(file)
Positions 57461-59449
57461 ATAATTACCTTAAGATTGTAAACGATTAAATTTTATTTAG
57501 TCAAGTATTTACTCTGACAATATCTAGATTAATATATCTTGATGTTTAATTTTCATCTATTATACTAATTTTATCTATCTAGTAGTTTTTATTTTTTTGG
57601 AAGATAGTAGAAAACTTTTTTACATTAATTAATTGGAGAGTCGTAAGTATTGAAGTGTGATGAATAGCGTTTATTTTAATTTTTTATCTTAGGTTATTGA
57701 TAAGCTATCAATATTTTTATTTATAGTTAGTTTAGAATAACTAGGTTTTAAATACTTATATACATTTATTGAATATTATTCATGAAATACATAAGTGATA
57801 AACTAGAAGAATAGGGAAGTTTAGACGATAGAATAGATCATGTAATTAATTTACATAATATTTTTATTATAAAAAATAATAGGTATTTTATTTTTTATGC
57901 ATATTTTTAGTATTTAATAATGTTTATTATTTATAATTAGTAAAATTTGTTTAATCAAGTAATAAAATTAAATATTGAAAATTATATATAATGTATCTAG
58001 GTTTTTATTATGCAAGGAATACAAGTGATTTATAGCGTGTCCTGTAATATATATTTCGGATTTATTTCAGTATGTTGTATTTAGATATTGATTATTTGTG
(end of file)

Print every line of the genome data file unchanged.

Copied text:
Positions 57461-59449
57461 ATAATTACCTTAAGATTGTAAACGATTAAATTTTATTTAG
57501 TCAAGTATTTACTCTGACAATATCTAGATTAATATATCTTGATGTTTAATTTTCATCTATTATACTAATTTTATCTATCTAGTAGTTTTTATTTTTTTGG
57601 AAGATAGTAGAAAACTTTTTTACATTAATTAATTGGAGAGTCGTAAGTATTGAAGTGTGATGAATAGCGTTTATTTTAATTTTTTATCTTAGGTTATTGA
57701 TAAGCTATCAATATTTTTATTTATAGTTAGTTTAGAATAACTAGGTTTTAAATACTTATATACATTTATTGAATATTATTCATGAAATACATAAGTGATA
57801 AACTAGAAGAATAGGGAAGTTTAGACGATAGAATAGATCATGTAATTAATTTACATAATATTTTTATTATAAAAAATAATAGGTATTTTATTTTTTATGC
57901 ATATTTTTAGTATTTAATAATGTTTATTATTTATAATTAGTAAAATTTGTTTAATCAAGTAATAAAATTAAATATTGAAAATTATATATAATGTATCTAG
58001 GTTTTTATTATGCAAGGAATACAAGTGATTTATAGCGTGTCCTGTAATATATATTTCGGATTTATTTCAGTATGTTGTATTTAGATATTGATTATTTGTG